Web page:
References Cited

Albert, Bruce, 1994, "Gold Miners and the Yanomamo Indians in the Brazilian Amazon: The Hashimu Massacre," in Who Pays the Price? The Sociocultural Context of Environmental Crisis, Barbara Rose Johnston, ed., Washington, D.C.: Island Press, pp. 47-55.

Albert, Bruce, ed., 2001, "Research and Ethics: The Yanomami Case: Brazilian Contributions to the Darkness in El Dorado controversy," Brasilia, Brazil: Pro-Yanomami Commission Document No. 2.

Berwick, Dennison, 1992, Savages: The Life and Killing of the Yanomami, London, England: Hodder and Stoughton.

Chiappino, Jean, and Catherine Ales, eds., 1997, Del Microscopio a la Marca, Caracas, Venezuela: Ex Libris.

Cocco, Luis, 1972, Iyewei-teri: Quince Anos entre los Yanomamos, Caracas, Venezuela: Libreria Editorial Salesiana.

Colchester, Marcus, ed., 1985, The Health and Survival of the Venezuela Yanoama, Copenhagen, Denmark: International work Group for Indigenous Affairs Document No. 53.

Dooley, David, 2001, "Ethics: Protecting Human Subjects and Research Integrity," in his Social Research Methods, Upper Saddle River, NJ: Prentice-Hall, Ch. 2, pp. 16-39

Ferguson, R. Brian, 1995, Yanomami Warfare: A Political History, Santa Fe, NM: School of American Research Press.

Fluehr-Lobban, Carolyn, ed., 1991, Ethics and the Profession of Anthropology: Dialogue for a New Era, Philadelphia, PA: Temple University Press.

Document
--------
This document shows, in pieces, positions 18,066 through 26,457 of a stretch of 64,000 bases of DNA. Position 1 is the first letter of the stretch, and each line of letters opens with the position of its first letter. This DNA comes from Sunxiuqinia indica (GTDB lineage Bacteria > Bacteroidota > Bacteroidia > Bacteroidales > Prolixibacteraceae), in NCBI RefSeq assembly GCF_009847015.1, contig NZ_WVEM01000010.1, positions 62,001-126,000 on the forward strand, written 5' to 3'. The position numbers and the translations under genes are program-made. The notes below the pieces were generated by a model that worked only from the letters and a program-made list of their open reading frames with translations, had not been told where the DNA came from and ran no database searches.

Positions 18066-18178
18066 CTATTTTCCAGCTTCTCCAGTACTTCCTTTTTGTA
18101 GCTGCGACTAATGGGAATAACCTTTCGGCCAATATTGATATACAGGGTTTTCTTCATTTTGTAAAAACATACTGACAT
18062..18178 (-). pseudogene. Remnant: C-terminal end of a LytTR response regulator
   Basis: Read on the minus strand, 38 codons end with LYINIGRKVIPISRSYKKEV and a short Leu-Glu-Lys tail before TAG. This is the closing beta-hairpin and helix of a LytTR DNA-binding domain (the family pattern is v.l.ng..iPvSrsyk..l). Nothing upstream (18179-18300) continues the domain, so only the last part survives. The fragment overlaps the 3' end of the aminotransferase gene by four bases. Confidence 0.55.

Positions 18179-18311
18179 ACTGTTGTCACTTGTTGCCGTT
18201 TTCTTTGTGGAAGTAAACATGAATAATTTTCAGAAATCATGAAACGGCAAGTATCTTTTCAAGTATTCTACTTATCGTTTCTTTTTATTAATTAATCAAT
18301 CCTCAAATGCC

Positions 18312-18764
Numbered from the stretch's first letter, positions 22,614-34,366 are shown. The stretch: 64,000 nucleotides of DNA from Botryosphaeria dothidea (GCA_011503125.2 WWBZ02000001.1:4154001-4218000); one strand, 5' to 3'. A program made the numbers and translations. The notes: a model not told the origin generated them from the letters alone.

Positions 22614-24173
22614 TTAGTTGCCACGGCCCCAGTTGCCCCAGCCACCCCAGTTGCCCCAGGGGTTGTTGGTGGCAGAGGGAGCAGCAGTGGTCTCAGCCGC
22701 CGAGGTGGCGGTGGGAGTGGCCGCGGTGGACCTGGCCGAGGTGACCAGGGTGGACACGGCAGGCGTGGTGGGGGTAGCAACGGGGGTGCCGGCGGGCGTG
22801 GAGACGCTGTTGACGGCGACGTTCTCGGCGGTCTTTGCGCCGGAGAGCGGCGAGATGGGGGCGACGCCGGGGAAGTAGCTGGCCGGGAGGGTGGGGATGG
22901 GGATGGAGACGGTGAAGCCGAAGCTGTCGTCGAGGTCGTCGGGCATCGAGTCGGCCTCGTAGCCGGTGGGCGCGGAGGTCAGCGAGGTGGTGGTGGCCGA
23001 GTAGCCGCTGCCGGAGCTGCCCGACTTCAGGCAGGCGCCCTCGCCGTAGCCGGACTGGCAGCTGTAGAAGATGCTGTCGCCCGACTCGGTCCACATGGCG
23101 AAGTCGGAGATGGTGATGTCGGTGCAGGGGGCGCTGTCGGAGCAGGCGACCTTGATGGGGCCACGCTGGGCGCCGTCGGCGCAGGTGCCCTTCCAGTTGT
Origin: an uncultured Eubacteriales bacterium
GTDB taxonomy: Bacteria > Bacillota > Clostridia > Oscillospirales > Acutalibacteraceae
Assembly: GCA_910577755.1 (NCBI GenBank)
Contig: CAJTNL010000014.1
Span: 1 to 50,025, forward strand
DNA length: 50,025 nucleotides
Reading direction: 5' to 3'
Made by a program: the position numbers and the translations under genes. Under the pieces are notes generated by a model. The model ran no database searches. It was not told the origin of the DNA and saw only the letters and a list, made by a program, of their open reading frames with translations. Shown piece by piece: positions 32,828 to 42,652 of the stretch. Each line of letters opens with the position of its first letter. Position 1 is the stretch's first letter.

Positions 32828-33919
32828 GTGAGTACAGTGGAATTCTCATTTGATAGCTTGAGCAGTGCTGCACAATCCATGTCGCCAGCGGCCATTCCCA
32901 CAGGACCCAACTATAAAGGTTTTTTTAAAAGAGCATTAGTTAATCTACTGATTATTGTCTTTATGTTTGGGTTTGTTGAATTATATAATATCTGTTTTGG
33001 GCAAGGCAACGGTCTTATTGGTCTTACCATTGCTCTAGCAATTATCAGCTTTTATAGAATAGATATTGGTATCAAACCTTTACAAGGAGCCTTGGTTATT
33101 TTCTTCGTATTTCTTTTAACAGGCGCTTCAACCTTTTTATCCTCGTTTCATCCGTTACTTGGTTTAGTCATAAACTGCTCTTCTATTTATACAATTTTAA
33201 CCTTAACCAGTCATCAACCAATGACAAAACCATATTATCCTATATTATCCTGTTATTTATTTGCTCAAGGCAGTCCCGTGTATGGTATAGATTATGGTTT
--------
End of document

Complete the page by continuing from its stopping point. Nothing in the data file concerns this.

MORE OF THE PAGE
Fluehr-Lobban, Carolyn, 1998, "Ethics," in Handbook of Methods in Cultural Anthropology, H. Russell Bernard, ed., Walnut Creek, CA: AltaMira Press, Ch. 5, pp. 173-202.

Lizot, Jacques, 1975, Diccionario Yanomami-Espanol, Caracas, Venezuela: Universidad Central de Venezuela.

Lizot, Jacques, 1989, No Patapi Tehe: En Tiempos de los Antepasados [Yanomami-Spanish cultural school primer], Puerto Ayacucho, Venezuela: Vicariato Apostolico de Puerto Ayacucho.

Lizot, Jacques, 1996, Introduccion a la Lengua Yanomami: Morfologia, Caracas, Venezuela: UNICEF Venezuela and Vicariato Apostolico de Puerto Ayacucho.

O'Connor, Geoffrey, 1997, Amazon Journal: Dispatches from a Vanishing Frontier, New York, NY: Penguin/Dutton.

Rabbin, Linda, 1998, Unnatural Selection: The Yanomami, the Kayapo and the Onslaught of Civilization, Seattle, WA: University of Washington Press.

Ramos, Alcida Rita, and Kenneth I. Taylor, The Yanomami in Brazil 1979, Copenhagen, Denmark: International Work Group for Indigenous Affairs No. 37.

Ramos, Alcida, Bruce Albert, and Jo Cardoso de Oliveira, 2001, Haximu: Foi Genocidio!, Brasilia, Brazil: Pro-Yanomami Commission Document No. 1.

Rocha, Jan, 1999, Murder in the Rain Forest: The Yanomami, the Gold Miners and the Amazon, London, England: Latin American Bureau.


Smole, William J., 1976, The Yanoama Indians: A Cultural Geography, Austin, TX: University of Texas Press.

Sponsel, Leslie E., 1993, "The Mutual Relevance of Anthropology and Human Rights: Some Initial Explorations on History and Arguments," unpublished Working Background Paper for the Commission for Human Rights (April 29-May 1).

Sponsel, Leslie E., 1994, "The Yanomami Holocaust Continues," in Who Pays the Price? The Sociocultural Context of Environmental Crisis, Washington, D.C.: Island Press, Ch. 5, pp. 37-46.

Sponsel, Leslie E., 1997, "The Master Thief: Gold Mining and Mercury Contamination in the Amazon," in Life and Death Matters: Human Rights and the Environment at the End of the Millennium, Barbara Rose Johnston, ed., Walnut Creek, CA: AltaMira Press, Ch. 5, pp. 119-161.

Sponsel, Leslie E., 1998, "Yanomami: An Arena of Conflict and Aggression in the Amazon," Aggressive Behavior 24(2):97-122.

Tierney, Patrick, 2000, Darkness in El Dorado: How Scientists and Journalists Devastated the Amazon, New York, NY: W.W. Norton.